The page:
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  • Day18

    20. Shipping the car - Panama 2 Colombia

    September 9, 2019 in Panama ⋅ ⛅ 29 °C

    Although they share a border, there is no way to drive from Panama to Colombia. The main intercontinental road, the Pan American Highway, which stretches from Alaska to Argentina, has a 150km gap in it as it passes through what is known as the Darien Gap, located at the east/south end of Panama.

    The Darien is a tropical jungle, with parts of it inhabited by indigenous tribes. While some if it is accessible with a guide, the parts that preclude safe travel have no roads, and ill-defined trails (if any). Visitors are subject to ticks, snake-bites, and disease. The area has limited to no police presence, and is known to be utilized by narcotraffickers. You are considered "on your own" if you run into trouble there.

    I'll pass.

    Hence, we (Craig) are engaged in coordinating shipment of the car via container (shared with one other traveler's car) from Colon to Cartegena. Craig did exhaustive research on this prior to our arrival, but coordinating the sharing of the container required much last minute communication with a several transport brokers to find someone who wanted to do the same thing as us at exactly the same time.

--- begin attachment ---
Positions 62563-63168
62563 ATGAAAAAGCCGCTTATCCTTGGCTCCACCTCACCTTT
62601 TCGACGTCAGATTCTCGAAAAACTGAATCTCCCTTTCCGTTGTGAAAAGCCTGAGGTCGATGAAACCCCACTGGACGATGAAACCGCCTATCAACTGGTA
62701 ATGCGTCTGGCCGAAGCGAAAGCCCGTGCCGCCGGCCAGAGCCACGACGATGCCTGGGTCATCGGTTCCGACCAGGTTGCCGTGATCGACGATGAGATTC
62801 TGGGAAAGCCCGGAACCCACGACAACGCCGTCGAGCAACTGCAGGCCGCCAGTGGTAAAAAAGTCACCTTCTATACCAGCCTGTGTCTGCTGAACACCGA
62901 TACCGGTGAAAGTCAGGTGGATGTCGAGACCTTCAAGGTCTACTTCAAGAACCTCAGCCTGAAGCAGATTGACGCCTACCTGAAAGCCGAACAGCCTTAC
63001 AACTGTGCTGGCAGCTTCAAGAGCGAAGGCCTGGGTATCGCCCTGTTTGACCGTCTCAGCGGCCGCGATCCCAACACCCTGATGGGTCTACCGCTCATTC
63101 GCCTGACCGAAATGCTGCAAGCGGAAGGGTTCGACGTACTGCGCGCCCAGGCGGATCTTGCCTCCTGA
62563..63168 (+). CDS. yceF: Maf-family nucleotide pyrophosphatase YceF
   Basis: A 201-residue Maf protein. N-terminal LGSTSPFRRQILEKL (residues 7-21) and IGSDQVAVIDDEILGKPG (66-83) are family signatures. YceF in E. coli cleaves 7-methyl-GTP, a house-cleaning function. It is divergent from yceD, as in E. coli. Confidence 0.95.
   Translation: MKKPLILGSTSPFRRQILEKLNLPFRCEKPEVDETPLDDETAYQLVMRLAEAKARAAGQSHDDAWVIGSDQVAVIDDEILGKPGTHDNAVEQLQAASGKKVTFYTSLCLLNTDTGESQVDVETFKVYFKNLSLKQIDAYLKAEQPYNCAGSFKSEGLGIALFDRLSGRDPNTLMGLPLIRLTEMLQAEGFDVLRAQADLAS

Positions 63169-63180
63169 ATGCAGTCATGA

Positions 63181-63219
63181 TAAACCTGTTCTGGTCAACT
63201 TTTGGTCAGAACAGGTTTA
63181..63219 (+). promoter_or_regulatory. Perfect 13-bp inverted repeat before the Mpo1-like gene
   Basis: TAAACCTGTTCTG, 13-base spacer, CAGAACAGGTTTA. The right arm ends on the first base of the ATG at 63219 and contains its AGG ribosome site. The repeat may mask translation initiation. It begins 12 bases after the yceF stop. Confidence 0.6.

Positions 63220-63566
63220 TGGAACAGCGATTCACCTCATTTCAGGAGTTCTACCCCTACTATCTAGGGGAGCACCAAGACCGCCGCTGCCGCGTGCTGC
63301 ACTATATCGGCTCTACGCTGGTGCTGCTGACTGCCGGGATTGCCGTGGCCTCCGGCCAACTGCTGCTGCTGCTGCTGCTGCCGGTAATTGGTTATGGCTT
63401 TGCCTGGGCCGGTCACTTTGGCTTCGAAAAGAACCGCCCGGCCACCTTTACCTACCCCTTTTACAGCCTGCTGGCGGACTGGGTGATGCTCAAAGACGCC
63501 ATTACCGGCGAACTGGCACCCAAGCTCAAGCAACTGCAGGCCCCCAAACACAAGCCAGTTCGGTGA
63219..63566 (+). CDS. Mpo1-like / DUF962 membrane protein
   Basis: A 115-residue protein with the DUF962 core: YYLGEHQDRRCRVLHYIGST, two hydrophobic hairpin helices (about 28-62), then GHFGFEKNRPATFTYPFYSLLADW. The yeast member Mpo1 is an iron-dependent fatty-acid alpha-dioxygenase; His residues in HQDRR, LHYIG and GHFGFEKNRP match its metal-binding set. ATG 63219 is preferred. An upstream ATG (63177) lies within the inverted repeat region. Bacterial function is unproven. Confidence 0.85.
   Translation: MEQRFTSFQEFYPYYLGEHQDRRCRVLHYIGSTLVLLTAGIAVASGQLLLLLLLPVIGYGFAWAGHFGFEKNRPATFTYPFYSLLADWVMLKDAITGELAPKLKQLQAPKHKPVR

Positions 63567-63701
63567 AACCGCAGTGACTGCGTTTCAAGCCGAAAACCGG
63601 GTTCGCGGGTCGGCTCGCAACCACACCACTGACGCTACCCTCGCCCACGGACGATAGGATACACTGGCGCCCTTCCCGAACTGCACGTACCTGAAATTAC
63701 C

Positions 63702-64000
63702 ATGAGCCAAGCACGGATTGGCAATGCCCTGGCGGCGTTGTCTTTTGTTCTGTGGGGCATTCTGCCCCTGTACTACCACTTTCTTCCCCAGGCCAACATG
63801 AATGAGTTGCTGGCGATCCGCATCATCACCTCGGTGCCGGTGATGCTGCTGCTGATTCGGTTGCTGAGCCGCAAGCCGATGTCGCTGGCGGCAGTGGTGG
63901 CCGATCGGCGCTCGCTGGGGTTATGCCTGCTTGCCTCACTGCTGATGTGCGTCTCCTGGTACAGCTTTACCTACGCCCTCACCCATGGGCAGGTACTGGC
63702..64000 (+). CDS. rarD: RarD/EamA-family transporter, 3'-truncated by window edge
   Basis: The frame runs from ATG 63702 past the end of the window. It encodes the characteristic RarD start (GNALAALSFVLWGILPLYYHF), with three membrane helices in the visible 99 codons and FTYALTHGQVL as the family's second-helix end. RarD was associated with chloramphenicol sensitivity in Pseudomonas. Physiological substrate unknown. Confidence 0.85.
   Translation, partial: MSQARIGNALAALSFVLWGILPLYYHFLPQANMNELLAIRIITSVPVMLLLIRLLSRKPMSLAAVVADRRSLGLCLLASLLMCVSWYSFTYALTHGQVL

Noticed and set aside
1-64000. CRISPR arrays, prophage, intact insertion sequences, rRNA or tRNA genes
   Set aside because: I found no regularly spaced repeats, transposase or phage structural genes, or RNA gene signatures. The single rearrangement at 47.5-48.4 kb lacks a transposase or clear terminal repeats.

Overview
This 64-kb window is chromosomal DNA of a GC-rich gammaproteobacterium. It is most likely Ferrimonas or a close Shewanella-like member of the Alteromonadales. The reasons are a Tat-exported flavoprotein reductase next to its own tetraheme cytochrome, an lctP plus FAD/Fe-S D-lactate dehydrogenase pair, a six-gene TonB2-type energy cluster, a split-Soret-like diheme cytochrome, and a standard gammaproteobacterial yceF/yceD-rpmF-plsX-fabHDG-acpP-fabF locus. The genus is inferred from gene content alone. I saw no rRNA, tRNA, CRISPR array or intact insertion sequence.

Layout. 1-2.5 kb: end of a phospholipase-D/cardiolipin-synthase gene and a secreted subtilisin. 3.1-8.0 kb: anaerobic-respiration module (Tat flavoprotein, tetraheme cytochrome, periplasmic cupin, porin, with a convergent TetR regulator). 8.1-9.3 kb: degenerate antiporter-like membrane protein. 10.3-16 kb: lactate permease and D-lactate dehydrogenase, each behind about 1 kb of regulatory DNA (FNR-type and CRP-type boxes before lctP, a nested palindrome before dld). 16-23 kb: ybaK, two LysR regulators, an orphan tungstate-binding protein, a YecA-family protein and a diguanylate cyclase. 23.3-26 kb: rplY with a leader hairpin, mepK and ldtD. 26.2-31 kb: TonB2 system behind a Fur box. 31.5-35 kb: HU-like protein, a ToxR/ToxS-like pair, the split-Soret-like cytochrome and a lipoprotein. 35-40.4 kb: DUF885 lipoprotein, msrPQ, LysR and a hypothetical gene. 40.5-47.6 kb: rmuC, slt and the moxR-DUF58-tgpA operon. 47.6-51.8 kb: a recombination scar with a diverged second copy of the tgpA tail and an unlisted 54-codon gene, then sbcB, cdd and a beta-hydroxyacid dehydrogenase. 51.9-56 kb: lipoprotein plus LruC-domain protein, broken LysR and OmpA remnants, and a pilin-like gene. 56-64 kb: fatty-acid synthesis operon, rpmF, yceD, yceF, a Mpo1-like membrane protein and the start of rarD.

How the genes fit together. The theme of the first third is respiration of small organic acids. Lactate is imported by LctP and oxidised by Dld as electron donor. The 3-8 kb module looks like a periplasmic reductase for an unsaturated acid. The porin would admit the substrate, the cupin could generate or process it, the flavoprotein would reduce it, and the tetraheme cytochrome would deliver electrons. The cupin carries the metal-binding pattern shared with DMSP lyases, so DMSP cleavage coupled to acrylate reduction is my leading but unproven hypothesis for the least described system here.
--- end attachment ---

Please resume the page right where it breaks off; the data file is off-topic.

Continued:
The brokers are invaluable, but even with them, there seems to be so much room for things to go awry. We needed to be at the car inspection checkpoint between 6 & 7 Monday for car export inspection. Our Frenchman container-sharing partner was driving in from Costa Rica, and was scheduled to be there as well. He showed up just around 7, and the official told him he was too late and had to leave. Since we were scheduled to load the cars on the container Tuesday, this would have been a disaster for us, delaying us for days, since car shipments only get sent certain days of the week.

    Craig pleaded with the official, and we were granted clemency. Whew. (The Frenchman later communicated that he got caught unaware of a time zone change. Geez. Things can go wrong so easily.) We returned to pick up our inspection paperwork at 2, only to have to wait over an hour for it as it wasn't ready. you have no choice but to be patient.

    Tuesday we drove to the east Panama port of Colon to watch the car be loaded onto the container and locked. We caught a bus back to Panama City ( about 50 miles?) for $3.15 each. On the way, we saw an accident involving a container that looked exactly like ours. Our hearts were in our throats momentarily, until we remembered our car is getting shipped from Colon, and not on the road to Panama.

    In the meantime, our flight is booked for Friday, and we have a few days to toodle around Cartagena before picking up the car next Tuesday.

    Fingers crossed!
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